After I moving to Washington DC in 2012 I was able to participate in many rallies and marches for the climate.
Climate change is my #1 issue. It’s a crisis of immense proportions, and almost everything is at stake. I know, I wish it weren’t happening too. I have other things that I could be doing. Other generations have had to fight World War II, end slavery, or rebel against an empire and create a new republic. We get to tackle climate change.
Here are some links to projects I helped start or have worked on:
Carbon Share – I think this is a key solution to climate change. A type of cap and auction system that returns the value of increasingly scarce emissions to the people. The government caps GHG (carbon) emissions, sends every person their “Share” (a certificate denominated in tons: for example, 10 tons CO2), which people can sell to companies via banks or brokerages.
The Climate Center– Sonoma County – I co-founded the Center, then known as the Climate Protection Campaign, with Ann Hancock in 2001. We helped 9 cities and the County of Sonoma pass resolutions to reduce their GHGs. We promoted ICLEI’s Cities for Climate Protection at a regional level, and raised awareness among various stakeholder groups, building support for an aggressive local emissions reduction target.
CapGlobalCarbon – A citizen’s movement to form a Global Climate Trust to implement a science-based carbon cap and distribute revenues to citizen’s as a carbon dividend. I led a delegation from the think tank FEASTA to COP-21 in Paris to present CapGlobalCarbon. It could be a science-based alternative to the Paris Climate Agreement.
Sonoma County Regional Climate Protection Authority – I worked here as Program Manager from 2010-2012. It is a new agency created by State legislation to lead and coordinate climate protection efforts among the 9 cities, County, and special districts.
Bay Area Air Quality Management District Climate Protection Program – I wrote up a plan for this program in 2002. With the CPC, I encouraged the Air District to become a regional leader on climate change.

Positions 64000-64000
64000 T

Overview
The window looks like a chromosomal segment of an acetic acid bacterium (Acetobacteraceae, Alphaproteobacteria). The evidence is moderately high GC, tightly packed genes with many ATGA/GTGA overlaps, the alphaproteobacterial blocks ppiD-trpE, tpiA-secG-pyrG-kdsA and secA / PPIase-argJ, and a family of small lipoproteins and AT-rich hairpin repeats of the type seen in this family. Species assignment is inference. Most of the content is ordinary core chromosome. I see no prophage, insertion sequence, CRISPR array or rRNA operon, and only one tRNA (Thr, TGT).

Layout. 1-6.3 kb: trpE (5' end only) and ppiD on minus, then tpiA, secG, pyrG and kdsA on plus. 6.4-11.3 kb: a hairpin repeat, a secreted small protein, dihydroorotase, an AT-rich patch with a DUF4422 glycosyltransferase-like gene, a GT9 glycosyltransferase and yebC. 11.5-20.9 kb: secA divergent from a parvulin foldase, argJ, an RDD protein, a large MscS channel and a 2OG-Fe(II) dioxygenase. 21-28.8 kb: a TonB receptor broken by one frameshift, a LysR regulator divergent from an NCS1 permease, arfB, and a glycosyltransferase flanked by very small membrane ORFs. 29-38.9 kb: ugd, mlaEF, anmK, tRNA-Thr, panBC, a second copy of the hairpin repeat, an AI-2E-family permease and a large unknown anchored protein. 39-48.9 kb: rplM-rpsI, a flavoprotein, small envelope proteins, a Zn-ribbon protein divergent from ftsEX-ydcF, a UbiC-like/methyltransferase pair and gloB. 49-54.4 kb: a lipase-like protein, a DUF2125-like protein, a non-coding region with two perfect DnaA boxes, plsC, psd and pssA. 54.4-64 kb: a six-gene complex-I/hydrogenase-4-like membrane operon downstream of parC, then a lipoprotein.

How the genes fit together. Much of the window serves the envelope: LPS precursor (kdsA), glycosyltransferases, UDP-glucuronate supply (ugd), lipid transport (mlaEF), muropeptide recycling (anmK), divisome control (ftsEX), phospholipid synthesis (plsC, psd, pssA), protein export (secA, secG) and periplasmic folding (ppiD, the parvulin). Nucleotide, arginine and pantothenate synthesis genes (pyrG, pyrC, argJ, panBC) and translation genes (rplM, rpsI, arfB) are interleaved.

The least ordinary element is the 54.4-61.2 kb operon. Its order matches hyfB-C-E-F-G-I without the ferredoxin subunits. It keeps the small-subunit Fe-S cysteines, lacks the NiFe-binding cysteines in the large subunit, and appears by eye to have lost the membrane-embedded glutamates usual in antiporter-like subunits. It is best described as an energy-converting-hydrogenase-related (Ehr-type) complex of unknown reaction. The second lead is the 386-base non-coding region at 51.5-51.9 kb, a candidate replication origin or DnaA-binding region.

Resources for cities to address climate change:
About Climate Change
Climate change is a complex problem. Categories of causes of climate change:
|– Energy use: 150 years of fossil fuel dependency||Energy efficiency (our greatest uptapped resource), solar, wind, biomass, clean hydrogen, using our imagination.|
|– Transportation: infrastructure and land use that encourages inefficiencies, a car-culture (trust me, I live in Los Angeles), Automakers that are stuck in a 1950’s mentality||Electric cars, hybrid cars, smart growth, public transit, bicycles, walking.|
|– Economics: “externalities” providing the wrong price signal, subsidies to dirty technologies, political-economy problem with campaign finance, coal states, automakers, and oil company lobbyists.||Change the price signal, subsidize green technologies, campaign finance reform, Carbon Share- cap emissions (polluter pays) and return revenues to households.|
|– Cultural values: “Ew, the bus is dirty.” “I’ve watched TV all day, so now I’m too tired to ride my bike to the store.” “I’ve worked at the investor-owned utility my whole life, I’m retiring in 4 years, and I don’t want to make drastic changes to my routine- let the next generation deal with it.”||Change the culture so that people who protect the climate are very, very cool. This may mean changing what it is to be manly and macho too.|
|– Communication challenges: Tendencies to focus on the problem, not the solutions (for example “An Inconvenient Truth”), difficult to motivate people who are already overwhelmed by other problems (health care, education, etc)||Focus on solutions, and what you can do. Focus on your community, and the institutions around you. Your city, church, school, etc. It’s related to health and education.|
|– Political issues: Climate change is not really a liberal or conservative issue. A hurricane does not care what your political views are. The ice cap won’t decide to melt or not depending on your views of state versus market. The parts per million in the atmosphere is a scientific fact, and the political aspect comes into play only in deciding how to respond, not whether to respond.||Choose solutions that do not favor one group over another. Try to solve multiple problems at once (equity), but don’t get carried away. If there are alligator shoes on the lobbyists, be suspicious. Look out for old ideas repackaged as solutions, when they are actually problems.|
|– Equity issues: Environmental justice, climate justice, Hurricane Katrina, many solutions are geared toward high-income people (solar, hybrid vehicles), but what about Green Collar jobs in the inner city?||Equity based solutions, investing in urban areas and low-income and disadvantaged communities. Carbon Share- cap upstream emissions and return a carbon dividend to consumers. The per capita rebate helps low-income people more.|
About Carbon Capping
We need a Cap that ensures two things:
1) that everyone is treated fairly and equally in the system, and
2) that scale of the effort is adequate to addressing the problem
A Cap versus a Tax: A Cap is a quantity restriction where price can fluctuate. A Carbon Tax sets a given price and allows the quantity of emissions to fluctuate. Although there is a debate between the camps of environmentalists and economists over which is better, I believe we need both a Cap and a Tax.